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MANAGEMENT OF PATIENTS WITH MRSA OR OTHER MULTI RESISANT ORGANISMS

VIEWS: 26 PAGES: 21

									Section Eleven

MRSA SCREENING AND MANAGEMENT OF PATIENTS WITH MRSA

Version: 1.0 Committee Approved by: Date Approved Author: Responsible Directorate: Date issued: Review date: Clinical Quality and Patient Safety Group 5th December 2008 Infection Prevention and Control Team Nursing and Quality Standards 5th January 2009 December 2010

Version Control Sheet

Document Title: Policy for MRSA Screening and Management of Patients with MRSA Version: 0.1 Drafts: 0.1, 0.2 etc First approved version V1 Draft reviews of approved versions: V1.1, V1.2 etc Next approved version V2 The table below logs the history of the steps in development of the document. See example below

Version
V0.1 First Draft V1

Date
Oct 2008

Author
Sue Ross, Head of Infection Prevention (HOIP) Sue Ross, Head of Infection Prevention (HOIP)

Status
Draft

Comment
Draft for first discussion

5/12/08

Approved

Approved by Clinical Quality & Patient Safety Group

Standards for Better Health Map Domain: Safety Core Standards C4a C4c NHSLA Risk Management Standards Map Standard 4, Clinical Care, Criterion 9 Performance Indicators Audit of bed management and use of isolation facilities

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CONTENTS
1. 2. 3. 4. 5. 6. 7. 8. 8.1 8.2 8.3 8.4 8.5 8.6 9. Introduction ....................................................................................................... 4 Meticillin Resistant Staphylococcus Aureus ................................................ 4 Routes of Transmission ................................................................................. 4 Risk Assessment ............................................................................................ 4 Infection Prevention and Control Measures ................................................. 5 Treatment ......................................................................................................... 6 Discharge/Transfer of Patients ...................................................................... 6 MRSA Screening and Decolonisation ........................................................... 6 MRSA Screening of Patients on Admission/Transfer .................................. 7 MRSA Screening Sites/Swabs ....................................................................... 7 MRSA Screening and Decolonisation of Health Care Workers ................... 7 MRSA Screening and Decolonisation – Others ............................................ 7 Decolonisation - In-Patients ........................................................................... 7 Decolonisation Regime for In-Patients ......................................................... 8 References ....................................................................................................... 8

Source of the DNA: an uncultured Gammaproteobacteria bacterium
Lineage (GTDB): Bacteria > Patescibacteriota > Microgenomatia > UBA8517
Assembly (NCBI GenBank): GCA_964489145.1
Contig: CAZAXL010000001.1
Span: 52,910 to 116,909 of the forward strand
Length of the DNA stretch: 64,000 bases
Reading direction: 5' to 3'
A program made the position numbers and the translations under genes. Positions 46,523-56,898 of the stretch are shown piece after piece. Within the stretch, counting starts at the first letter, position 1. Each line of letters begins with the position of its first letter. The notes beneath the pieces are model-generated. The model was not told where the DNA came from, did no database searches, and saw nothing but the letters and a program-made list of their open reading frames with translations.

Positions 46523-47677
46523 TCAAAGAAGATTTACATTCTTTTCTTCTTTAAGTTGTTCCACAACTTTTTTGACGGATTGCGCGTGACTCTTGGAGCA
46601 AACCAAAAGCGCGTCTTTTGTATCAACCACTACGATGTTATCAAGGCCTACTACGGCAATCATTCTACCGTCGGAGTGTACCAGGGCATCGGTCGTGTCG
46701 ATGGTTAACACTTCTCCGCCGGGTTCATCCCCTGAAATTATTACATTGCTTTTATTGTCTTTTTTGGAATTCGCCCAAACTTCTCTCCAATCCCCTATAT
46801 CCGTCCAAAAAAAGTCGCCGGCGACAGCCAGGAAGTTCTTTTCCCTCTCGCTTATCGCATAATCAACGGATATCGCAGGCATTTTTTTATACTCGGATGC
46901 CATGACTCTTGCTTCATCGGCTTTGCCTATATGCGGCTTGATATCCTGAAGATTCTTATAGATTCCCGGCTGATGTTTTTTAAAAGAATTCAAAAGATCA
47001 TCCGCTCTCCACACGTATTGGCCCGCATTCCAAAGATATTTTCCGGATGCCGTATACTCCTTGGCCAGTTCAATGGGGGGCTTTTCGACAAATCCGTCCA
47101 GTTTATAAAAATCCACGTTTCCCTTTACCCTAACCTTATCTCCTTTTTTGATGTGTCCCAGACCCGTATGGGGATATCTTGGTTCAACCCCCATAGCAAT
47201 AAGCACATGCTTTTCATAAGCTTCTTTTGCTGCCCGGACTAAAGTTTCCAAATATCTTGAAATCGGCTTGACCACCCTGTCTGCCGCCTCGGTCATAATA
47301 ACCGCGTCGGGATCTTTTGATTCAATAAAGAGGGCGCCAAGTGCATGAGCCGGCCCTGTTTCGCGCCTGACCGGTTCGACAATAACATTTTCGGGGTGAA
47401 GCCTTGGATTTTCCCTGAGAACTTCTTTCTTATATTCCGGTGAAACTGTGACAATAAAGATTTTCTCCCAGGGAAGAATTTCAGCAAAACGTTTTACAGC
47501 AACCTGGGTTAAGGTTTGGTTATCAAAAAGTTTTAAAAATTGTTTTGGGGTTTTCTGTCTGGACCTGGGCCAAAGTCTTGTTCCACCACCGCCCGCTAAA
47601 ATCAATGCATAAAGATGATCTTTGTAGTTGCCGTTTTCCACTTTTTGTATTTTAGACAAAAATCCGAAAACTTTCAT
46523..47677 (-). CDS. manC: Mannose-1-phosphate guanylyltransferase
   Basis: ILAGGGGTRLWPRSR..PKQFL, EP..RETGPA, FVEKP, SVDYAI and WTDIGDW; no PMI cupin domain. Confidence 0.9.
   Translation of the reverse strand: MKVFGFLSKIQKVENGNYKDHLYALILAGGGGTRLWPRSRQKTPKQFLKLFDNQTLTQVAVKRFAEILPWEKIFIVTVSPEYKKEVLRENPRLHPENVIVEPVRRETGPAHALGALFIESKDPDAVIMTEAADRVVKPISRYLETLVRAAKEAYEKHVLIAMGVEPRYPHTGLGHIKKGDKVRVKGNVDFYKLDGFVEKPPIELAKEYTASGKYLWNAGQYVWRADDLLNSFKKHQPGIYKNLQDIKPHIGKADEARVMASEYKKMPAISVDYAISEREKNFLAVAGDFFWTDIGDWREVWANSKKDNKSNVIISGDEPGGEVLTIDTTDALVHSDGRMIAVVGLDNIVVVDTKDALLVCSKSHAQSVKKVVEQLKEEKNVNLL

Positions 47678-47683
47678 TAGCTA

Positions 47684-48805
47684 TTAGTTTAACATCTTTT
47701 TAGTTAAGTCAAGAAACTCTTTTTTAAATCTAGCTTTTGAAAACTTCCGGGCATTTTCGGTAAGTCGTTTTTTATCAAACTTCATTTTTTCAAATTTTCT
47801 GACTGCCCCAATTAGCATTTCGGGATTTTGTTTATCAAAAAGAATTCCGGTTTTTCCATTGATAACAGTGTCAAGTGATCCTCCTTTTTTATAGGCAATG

Appendices 1. MRSA Care Plan 2. Intercare Transfer Form 3 . MRSA Information Leaflet

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1.

Introduction Antibiotic resistant strains of certain organisms have been emerging in hospitals across the United Kingdom for some years. These organisms have become increasingly resistant to the commonly prescribed antibiotics used within the hospital environment. Control of spread of multi-resistant bacteria including Meticillin Resistant Staphylococcus aureus (MRSA) is necessary to minimise risk to other patients and has been argued as being cost effective.

2.

Meticillin Resistant Staphylococcus Aureus Staphylococcus aureus are Gram-positive bacteria that are found in the normal flora of the nose in 20-30% of healthy people and on the skin. It can be transiently carried on the hands and survives well in the environment in dust. Staphylococcus aureus strains, which are resistant to Meticillin, are referred to as Meticillin-Resistant Staphylococcus aureus and have the potential to be resistant to many other antibiotics. MRSA are no more virulent or pathogenic than Meticillin Sensitive Staphylococcus aureus, they are however more difficult to treat. Most patients from whom MRSA is isolated are colonised with this organism rather than infected. This is when the bacteria does not cause an actual infection, but is present on/in the patients’ body. A proportion of vulnerable patients become infected particularly if they have had a recent operation/invasive procedure, have a malignancy or the presence of an implanted device. These patients then may develop illness such as wound infections, skin infections, urinary tract infections, pneumonia for example. MRSA does not pose a risk to healthy staff or family members or their social or work contacts.

3.